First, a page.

Sustainability and traceability are two of the biggest pressure areas for manufacturers. Consumers, partners and regulators are casting ever more scrutiny on the ethical and eco-credentials of supply chains and the materials that end up in their favourite products.
Circulor is hoping that its blockchain system will give manufacturers a trusted way of responding to these challenges.
CEO and founder of Circulor, Doug Johnson-Poensgen, first became interested in blockchain back in 2010, when he was working in BT’s global security and defence division and the team introduced him to bitcoin. But it was only in 2016 that the technology had evolved to a point beyond pure hype, when he started searching in earnest for the right use case to launch a product. He explained:
“Two years ago, blockchain was the answer to everything, including world peace. And we've obviously just passed through peak hype. I started thinking, where can I find a business problem, that needs the characteristics of a distributed ledger, that you couldn’t solve with some enormous database - if such a thing existed - where there is this complex global supply chain with no central authority and a need for commercial confidentiality and an immutable record of transactions.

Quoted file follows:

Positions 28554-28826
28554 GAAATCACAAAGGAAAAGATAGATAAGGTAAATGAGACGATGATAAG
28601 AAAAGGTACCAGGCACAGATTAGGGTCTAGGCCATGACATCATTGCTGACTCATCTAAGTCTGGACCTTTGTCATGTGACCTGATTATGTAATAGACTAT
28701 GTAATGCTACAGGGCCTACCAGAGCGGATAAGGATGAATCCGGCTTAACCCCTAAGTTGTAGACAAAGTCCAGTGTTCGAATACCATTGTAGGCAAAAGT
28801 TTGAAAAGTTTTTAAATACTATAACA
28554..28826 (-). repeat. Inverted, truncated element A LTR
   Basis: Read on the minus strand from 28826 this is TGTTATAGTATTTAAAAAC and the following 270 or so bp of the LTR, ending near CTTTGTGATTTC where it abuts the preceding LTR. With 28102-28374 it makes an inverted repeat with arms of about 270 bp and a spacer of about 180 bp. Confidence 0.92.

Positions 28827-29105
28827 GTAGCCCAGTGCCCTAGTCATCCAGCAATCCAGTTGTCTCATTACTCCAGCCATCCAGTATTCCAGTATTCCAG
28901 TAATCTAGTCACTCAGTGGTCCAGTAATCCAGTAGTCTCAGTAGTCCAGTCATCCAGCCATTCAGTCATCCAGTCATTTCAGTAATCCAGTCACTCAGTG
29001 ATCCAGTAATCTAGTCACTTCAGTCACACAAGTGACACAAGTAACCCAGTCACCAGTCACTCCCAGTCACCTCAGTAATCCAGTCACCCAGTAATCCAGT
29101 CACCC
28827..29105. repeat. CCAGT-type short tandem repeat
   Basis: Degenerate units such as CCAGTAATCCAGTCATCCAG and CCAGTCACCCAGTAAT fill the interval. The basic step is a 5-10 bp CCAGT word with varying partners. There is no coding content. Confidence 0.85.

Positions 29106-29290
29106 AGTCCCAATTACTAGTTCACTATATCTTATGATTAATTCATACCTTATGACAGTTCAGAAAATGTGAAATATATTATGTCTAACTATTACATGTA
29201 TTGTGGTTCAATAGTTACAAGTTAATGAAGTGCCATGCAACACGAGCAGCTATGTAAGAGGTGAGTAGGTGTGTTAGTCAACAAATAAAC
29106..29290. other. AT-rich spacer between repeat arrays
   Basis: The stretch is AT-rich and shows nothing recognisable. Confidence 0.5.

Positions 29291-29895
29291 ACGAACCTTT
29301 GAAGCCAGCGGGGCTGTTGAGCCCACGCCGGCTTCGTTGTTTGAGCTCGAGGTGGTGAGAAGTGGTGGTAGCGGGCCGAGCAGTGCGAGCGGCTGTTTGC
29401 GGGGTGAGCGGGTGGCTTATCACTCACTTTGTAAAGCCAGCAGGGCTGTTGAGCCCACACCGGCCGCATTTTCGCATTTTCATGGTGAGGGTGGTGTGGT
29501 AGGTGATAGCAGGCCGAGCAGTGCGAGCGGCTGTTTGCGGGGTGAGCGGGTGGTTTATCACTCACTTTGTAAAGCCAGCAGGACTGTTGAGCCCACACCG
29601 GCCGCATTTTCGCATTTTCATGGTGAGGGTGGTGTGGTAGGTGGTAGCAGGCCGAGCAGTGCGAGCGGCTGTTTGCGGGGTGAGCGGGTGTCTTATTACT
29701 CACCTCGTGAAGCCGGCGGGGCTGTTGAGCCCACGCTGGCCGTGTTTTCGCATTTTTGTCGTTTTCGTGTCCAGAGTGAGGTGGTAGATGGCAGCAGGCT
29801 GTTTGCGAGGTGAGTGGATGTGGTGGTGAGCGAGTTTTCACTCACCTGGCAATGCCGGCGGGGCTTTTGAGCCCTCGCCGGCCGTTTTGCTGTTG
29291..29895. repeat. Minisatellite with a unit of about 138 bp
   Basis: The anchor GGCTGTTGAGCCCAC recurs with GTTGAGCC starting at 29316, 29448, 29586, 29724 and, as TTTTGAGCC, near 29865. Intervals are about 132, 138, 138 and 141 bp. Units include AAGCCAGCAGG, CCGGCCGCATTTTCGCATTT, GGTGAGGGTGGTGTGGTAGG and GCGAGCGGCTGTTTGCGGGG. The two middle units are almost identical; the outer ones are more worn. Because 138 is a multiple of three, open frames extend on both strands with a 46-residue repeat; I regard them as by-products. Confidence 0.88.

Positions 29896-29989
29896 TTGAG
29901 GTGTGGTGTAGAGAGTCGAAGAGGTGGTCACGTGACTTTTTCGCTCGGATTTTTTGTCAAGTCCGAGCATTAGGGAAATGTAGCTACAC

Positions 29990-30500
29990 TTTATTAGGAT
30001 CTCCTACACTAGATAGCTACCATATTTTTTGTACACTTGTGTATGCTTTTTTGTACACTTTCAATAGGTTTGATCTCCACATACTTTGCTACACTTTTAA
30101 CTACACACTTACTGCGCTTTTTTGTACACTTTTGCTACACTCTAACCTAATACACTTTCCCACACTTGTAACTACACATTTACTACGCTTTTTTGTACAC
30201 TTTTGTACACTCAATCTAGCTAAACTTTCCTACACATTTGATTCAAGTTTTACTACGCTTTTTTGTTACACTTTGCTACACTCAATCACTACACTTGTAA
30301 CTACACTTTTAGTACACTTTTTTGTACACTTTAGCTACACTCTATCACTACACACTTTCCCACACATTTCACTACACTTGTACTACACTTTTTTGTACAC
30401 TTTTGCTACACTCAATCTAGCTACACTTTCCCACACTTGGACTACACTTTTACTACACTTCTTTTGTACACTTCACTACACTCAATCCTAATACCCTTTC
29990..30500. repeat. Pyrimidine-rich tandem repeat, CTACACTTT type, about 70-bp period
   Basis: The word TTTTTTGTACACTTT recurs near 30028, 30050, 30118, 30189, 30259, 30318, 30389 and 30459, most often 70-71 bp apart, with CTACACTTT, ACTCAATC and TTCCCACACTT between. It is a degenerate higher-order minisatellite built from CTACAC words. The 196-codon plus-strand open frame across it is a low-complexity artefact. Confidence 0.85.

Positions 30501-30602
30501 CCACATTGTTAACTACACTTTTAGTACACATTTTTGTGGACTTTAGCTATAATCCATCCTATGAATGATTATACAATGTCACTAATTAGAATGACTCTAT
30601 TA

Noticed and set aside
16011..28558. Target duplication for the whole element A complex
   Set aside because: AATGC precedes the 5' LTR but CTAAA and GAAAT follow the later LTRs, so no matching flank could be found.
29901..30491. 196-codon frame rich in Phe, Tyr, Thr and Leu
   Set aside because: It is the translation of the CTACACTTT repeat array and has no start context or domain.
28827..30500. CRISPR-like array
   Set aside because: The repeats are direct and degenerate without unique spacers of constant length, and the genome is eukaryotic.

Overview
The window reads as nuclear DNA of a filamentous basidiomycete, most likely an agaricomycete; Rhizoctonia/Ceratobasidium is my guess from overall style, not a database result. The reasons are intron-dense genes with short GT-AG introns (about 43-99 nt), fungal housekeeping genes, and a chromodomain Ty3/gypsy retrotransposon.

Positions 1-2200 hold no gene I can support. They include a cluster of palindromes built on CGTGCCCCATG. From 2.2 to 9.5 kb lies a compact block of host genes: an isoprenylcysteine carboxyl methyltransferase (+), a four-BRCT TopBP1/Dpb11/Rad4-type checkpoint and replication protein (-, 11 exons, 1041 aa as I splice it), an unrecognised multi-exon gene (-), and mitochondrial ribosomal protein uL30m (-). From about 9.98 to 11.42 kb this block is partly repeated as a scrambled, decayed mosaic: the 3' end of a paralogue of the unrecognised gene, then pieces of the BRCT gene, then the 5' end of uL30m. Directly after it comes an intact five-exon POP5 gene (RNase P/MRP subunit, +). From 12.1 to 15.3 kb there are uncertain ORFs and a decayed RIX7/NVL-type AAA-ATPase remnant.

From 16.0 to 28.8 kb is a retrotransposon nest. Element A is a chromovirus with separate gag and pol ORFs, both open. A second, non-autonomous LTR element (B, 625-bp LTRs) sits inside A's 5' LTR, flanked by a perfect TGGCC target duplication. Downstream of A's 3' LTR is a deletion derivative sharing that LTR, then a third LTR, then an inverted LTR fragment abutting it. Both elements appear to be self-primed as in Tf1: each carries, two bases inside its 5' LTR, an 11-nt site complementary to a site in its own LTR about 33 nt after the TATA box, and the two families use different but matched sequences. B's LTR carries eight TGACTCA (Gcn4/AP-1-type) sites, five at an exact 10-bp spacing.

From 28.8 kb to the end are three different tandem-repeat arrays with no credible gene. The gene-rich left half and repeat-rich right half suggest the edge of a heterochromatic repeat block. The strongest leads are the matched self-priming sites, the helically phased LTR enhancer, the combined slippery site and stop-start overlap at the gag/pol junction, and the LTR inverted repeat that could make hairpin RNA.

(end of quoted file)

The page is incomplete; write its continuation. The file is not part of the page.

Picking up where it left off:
“We started looking at the range of potential business problems that we could see that could potentially scale. We picked raw materials, particularly focused on cobalt. Obviously we all know that the demand for electric vehicles is likely to grow, we know that cobalt is essential to lithium ion batteries, we know that cobalt comes with concerns around human rights abuses. There is a problem that’s going to grow, that everybody already knows exists and that potentially a new technology could help unlock.”